That’s why Dr. Tracy Taddey of La Jolla Dentist, located at 7946 Ivanhoe Ave., introduced Mona to her dental practice — a 10-pound, Chihuahua-dachshund mix who has earned the title of “dental therapist.”
Last April, Taddey went to Helen Woodward Animal Center with her mother on a whim. Not planning to adopt, they spent the afternoon idly observing the dogs up for adoption.
A small, blond dog caught Taddey’s eye. Rescued from a puppy mill in Los Angeles, the mutt was about a year old and had already had a litter of puppies. Taddey liked that the dog was so mellow and, being of Italian descent, she thought it was amusing the little dog had been named Mona.
She left the shelter without the pup, but returned the next day. Though there had recently been a large adoption campaign, Mona was still available, and Taddey, taking it as a sign, didn’t hesitate to bring her home.
“She was only a year old and had already been through so much,” said Taddey. “Her little life drama was something that attracted me to her. Shelter dogs are so grateful to get a loving home.”
Taddey decided she wanted a dog that could go everywhere with her, so she started bringing Mona to the dental office, where she practices with her father, Dr. John Taddey. When a nervous patient noticed the dog and asked if Mona could sit on the patient’s lap during a procedure, Taddey got an idea: She had heard of dogs being used in hospitals and doctors’ offices to calm patients and lift their spirits, and thought the same theory could be applied to dentistry.
“Nobody likes going to the dentist, but there’s something about having a little warm body on your lap that just relaxes you,” she said. “It really reduces the anxiety of the patients and helps turn their moods from a dreadful and anxious one to a happy one.”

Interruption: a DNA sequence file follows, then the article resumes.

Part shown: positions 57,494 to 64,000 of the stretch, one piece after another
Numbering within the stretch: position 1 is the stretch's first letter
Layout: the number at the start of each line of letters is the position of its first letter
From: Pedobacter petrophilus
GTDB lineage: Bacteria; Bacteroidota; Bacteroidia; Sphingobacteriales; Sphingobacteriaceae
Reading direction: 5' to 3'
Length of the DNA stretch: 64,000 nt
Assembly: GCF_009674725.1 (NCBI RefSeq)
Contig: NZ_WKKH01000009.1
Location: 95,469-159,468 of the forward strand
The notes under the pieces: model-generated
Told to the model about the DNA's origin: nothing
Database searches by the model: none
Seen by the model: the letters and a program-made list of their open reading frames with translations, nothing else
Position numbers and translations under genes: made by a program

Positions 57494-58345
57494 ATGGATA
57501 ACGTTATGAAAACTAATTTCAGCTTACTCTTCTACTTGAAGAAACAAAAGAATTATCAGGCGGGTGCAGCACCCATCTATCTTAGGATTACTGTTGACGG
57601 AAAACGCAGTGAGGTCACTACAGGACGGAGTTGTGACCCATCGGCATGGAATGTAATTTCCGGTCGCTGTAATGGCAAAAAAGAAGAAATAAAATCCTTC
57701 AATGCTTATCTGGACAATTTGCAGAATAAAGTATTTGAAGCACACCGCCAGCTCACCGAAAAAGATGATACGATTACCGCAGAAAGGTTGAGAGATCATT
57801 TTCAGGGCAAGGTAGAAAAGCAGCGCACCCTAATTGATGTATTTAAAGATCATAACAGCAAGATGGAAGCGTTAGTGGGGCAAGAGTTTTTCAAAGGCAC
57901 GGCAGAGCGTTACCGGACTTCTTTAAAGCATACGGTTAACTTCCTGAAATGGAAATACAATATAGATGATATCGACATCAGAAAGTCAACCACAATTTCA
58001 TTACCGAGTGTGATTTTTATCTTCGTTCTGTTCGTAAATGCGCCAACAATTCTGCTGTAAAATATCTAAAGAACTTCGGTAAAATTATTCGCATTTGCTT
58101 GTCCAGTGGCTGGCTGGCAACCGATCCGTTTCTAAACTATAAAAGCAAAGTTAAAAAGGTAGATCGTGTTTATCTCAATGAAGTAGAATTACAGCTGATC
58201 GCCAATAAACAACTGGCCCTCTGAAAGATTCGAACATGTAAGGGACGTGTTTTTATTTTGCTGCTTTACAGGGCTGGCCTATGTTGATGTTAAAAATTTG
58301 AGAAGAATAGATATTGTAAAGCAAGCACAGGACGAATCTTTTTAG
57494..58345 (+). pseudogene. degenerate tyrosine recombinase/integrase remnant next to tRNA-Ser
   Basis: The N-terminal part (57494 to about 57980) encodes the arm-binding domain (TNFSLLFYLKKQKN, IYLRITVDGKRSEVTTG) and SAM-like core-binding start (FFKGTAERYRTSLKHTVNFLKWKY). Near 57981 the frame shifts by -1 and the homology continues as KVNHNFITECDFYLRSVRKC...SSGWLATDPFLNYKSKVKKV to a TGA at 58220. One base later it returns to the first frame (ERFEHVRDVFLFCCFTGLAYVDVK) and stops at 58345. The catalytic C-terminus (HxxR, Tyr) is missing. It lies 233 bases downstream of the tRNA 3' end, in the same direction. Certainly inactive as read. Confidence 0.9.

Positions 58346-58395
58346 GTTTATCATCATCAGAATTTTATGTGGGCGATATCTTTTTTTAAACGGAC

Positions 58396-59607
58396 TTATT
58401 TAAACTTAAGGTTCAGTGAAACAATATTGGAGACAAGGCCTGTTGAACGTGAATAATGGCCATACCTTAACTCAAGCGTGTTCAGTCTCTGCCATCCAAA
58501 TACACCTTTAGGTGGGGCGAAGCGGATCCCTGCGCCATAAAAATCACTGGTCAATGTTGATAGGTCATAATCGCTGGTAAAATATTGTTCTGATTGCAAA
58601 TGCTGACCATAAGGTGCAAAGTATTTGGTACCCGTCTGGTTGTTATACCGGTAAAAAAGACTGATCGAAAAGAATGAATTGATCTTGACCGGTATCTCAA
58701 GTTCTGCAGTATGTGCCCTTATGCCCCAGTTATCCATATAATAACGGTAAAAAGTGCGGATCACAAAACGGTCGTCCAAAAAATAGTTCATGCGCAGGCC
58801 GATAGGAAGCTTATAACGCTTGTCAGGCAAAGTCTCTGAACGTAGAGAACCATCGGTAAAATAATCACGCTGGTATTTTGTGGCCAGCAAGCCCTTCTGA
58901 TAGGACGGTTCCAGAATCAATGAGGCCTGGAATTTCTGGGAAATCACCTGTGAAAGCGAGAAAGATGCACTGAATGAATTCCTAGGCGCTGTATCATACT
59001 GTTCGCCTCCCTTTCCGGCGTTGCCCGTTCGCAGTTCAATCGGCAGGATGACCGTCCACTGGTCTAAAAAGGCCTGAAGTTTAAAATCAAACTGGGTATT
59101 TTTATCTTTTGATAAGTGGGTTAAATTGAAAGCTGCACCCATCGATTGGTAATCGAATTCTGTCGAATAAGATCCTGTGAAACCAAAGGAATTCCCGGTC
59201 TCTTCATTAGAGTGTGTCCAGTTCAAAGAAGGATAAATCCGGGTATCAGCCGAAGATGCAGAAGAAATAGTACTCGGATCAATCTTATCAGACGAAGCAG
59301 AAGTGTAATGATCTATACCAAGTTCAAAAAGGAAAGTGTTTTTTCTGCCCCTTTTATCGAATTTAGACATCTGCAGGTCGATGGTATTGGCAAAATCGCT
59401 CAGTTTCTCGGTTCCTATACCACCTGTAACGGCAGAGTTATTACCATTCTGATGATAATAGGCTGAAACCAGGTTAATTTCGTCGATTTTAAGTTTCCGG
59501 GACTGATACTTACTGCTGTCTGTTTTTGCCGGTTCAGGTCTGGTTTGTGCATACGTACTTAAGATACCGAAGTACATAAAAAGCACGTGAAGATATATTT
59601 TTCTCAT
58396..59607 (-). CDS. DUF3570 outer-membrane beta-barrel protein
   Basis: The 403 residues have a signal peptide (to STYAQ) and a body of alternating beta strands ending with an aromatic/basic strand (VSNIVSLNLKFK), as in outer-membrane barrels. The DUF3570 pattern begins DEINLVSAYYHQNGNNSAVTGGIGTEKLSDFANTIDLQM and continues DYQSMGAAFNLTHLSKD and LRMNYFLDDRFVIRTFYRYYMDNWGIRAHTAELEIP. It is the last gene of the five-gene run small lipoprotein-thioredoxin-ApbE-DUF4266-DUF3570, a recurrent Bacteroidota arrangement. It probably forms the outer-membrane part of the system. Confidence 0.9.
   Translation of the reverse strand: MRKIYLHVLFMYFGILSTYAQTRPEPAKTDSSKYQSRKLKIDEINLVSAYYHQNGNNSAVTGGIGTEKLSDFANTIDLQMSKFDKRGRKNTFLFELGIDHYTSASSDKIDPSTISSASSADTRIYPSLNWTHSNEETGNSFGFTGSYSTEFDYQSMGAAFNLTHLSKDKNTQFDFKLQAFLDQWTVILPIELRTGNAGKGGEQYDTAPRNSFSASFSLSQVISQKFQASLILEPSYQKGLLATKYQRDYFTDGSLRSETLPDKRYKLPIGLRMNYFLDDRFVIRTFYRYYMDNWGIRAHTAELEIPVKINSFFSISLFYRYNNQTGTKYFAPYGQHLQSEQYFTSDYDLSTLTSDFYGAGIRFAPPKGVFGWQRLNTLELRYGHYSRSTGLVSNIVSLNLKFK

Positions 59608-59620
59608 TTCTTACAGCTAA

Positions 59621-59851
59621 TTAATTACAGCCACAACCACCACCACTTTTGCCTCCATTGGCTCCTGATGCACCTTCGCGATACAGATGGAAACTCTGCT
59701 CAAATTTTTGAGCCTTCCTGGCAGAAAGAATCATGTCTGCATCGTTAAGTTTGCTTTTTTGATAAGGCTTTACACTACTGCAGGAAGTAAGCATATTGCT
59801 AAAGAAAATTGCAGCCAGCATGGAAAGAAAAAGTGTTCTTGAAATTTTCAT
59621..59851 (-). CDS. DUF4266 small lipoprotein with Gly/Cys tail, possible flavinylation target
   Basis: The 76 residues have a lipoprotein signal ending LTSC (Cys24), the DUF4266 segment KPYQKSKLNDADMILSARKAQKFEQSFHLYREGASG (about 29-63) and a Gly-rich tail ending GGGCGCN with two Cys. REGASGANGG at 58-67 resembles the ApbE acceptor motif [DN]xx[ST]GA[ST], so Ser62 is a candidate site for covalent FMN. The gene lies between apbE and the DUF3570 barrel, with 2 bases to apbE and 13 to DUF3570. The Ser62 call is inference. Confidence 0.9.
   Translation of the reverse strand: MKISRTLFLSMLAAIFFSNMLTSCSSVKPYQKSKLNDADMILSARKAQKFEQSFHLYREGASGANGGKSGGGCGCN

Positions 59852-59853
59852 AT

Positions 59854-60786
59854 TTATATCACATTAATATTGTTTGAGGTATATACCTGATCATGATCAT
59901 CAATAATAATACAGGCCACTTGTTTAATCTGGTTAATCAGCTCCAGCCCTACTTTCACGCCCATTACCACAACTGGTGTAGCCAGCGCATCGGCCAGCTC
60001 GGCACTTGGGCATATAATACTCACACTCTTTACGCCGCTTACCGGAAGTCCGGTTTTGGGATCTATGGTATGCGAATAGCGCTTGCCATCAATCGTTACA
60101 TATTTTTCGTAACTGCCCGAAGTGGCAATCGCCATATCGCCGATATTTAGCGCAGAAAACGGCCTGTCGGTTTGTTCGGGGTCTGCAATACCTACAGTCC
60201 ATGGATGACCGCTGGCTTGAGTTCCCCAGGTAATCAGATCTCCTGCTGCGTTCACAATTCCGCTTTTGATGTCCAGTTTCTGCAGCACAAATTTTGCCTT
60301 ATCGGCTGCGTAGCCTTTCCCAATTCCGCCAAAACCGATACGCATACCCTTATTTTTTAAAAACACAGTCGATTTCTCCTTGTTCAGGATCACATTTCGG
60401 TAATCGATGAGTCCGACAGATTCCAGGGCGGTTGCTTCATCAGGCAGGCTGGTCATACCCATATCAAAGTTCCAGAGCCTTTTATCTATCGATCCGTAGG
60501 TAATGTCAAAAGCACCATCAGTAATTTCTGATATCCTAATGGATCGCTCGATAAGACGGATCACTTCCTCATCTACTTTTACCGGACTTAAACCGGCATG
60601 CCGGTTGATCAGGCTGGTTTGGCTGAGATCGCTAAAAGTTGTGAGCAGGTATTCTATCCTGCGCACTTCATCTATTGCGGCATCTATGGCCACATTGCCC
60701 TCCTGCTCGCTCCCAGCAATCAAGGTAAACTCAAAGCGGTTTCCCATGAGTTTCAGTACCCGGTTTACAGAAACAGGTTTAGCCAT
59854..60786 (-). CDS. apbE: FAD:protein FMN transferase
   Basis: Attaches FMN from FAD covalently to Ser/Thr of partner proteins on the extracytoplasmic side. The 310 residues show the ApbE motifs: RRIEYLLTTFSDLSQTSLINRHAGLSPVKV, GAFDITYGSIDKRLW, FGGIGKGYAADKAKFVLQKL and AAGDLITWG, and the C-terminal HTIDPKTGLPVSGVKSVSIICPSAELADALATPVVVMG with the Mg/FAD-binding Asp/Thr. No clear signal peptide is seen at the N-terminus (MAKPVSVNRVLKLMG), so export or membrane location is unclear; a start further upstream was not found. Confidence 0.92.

Though Mona has been in her current role as a canine dental therapist for only seven months, about half of Taddey’s patients already ask for her assistance. When Mona’s presence is requested, Taddey puts a quilt (made for the dog by a grateful client) on the lap of the patient, where Mona curls up and takes a nap. Unfazed by the various sounds of a typical dentist’s office — the loathed drilling, scraping and aspirating — the little dog puts her patients at ease by being at ease herself, Taddey said.
“They see that she’s asleep and then they think, ‘Well, I guess I should just relax,’” said Taddey, adding that she did not train Mona, but that quietly napping on strangers’ laps comes naturally to the dog.
As for her clients, Taddey said she has never been reproached for having a hound in the office.
“There’s been a lot of positive feedback. People ask for her,” Taddey said. “Anything we can do to lessen the anxiety of the patient and make it a better experience is great.”